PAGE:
In collaboration with the Bristol Robotics Lab, we have been looking at the formal verification of swarm robotic behaviours. The formal models are based on the simple state-machine views provided by the robotics experts, which we then represent using temporal logic statements. Proofs about the system are then generated automatically via clausal temporal resolution. However, there are many aspects that we have abstracted from, including uncertainty, real-time constraints, and the arbitrary size of robotic swarms. These will all be considered within this PhD project. (To be jointly supervised with Clare Dixon.)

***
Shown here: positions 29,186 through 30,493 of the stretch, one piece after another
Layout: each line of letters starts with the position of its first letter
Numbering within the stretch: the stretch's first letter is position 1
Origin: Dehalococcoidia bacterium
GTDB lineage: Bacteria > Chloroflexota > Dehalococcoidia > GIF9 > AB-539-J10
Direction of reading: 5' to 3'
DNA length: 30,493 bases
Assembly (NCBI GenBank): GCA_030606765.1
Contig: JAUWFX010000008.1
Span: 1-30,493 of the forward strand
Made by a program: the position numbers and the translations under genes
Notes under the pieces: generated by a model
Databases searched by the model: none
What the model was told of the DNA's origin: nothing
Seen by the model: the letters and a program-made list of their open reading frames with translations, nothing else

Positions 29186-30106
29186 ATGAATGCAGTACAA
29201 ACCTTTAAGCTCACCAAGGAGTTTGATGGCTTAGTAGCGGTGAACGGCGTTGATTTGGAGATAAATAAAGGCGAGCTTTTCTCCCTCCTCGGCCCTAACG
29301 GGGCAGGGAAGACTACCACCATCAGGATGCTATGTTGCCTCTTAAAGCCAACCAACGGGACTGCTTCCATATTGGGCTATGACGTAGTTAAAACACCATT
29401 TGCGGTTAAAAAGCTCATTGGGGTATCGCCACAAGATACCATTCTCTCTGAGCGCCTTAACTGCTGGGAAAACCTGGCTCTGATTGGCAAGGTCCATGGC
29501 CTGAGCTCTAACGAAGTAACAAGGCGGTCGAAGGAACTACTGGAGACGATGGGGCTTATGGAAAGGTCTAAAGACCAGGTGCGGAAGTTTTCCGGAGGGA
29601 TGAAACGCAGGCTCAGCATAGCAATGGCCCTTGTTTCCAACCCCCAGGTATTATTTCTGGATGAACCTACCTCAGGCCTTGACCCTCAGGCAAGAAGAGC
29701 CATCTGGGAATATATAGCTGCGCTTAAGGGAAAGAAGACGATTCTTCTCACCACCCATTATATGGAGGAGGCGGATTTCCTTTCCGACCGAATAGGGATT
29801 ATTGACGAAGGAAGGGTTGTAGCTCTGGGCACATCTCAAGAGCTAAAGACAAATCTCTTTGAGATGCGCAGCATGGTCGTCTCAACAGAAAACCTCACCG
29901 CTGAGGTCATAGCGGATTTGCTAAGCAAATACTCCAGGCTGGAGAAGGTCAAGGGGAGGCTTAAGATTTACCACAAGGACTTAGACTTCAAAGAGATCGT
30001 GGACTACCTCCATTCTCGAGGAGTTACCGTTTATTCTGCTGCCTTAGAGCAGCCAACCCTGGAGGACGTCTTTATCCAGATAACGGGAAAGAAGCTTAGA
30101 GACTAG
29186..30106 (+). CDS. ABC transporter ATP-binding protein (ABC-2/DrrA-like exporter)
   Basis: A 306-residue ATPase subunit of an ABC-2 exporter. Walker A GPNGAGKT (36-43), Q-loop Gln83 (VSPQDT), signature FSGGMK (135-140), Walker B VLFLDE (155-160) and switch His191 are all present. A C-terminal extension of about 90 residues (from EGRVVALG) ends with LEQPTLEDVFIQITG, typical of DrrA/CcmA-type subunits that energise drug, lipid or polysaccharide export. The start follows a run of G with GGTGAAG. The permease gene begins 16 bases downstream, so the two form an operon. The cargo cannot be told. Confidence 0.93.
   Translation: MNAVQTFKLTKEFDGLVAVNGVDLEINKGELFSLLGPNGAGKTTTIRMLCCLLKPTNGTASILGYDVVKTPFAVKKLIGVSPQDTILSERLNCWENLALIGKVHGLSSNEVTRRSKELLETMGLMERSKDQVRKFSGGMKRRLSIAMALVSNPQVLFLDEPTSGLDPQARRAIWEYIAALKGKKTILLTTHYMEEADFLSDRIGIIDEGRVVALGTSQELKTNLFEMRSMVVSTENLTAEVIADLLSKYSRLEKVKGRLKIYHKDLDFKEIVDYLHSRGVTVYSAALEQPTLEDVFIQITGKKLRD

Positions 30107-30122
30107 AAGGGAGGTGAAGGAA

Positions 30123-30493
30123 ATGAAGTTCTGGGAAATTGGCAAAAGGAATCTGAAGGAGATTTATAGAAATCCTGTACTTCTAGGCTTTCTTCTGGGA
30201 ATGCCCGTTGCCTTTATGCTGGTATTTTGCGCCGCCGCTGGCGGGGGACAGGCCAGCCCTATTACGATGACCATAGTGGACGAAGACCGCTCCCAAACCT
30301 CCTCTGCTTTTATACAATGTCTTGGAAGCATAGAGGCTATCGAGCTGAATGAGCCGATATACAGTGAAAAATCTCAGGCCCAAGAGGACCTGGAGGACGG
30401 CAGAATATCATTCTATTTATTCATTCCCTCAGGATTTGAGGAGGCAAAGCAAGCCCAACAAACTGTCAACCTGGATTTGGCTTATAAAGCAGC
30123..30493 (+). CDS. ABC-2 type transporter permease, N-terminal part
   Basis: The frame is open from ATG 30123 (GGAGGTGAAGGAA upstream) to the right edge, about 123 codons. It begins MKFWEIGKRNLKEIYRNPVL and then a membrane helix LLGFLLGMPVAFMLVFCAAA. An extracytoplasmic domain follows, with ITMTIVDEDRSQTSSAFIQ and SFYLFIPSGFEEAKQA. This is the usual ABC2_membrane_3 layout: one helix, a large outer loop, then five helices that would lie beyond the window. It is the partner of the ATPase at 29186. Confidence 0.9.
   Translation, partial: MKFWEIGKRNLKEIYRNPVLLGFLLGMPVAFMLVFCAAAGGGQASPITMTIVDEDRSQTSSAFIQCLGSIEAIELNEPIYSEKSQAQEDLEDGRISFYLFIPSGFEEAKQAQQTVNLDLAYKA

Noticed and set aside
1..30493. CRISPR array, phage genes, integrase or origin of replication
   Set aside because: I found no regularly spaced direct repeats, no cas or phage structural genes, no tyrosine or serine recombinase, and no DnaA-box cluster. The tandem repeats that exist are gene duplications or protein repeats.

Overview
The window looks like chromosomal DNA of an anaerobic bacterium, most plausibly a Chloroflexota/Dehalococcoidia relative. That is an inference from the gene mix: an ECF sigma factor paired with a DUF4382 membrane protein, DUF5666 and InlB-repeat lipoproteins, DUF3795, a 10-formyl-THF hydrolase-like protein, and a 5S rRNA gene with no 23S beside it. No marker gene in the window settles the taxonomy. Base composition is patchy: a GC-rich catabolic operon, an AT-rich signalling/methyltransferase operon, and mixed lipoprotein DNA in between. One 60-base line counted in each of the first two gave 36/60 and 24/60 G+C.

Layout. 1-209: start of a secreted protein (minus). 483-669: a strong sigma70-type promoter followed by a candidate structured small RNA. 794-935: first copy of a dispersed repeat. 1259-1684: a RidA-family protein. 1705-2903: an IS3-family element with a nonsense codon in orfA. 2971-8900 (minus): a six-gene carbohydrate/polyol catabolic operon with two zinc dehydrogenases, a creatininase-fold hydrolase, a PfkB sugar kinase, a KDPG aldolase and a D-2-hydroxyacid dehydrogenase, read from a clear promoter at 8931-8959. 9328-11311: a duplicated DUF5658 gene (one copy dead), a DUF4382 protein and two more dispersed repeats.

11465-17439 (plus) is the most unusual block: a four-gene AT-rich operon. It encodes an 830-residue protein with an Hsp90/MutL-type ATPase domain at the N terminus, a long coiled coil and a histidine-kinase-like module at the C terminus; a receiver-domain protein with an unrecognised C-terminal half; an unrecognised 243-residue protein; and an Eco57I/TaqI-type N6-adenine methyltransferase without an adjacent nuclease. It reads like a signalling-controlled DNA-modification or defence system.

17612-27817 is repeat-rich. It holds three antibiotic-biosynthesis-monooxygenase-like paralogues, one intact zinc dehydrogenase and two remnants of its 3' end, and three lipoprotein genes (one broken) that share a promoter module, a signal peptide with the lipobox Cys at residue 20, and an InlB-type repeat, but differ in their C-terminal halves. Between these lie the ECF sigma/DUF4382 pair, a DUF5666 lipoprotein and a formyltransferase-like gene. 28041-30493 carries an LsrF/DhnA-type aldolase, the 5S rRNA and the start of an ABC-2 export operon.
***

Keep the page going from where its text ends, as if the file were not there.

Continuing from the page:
Relevant Publication: C. Dixon, M. Fisher, A. Winfield, and C. Zeng. Towards Temporal Verification of Swarm Robotic Systems. To appear in Robotics and Autonomous Systems, 2012.


Michael Fisher [Department of Computer Science, University of Liverpool]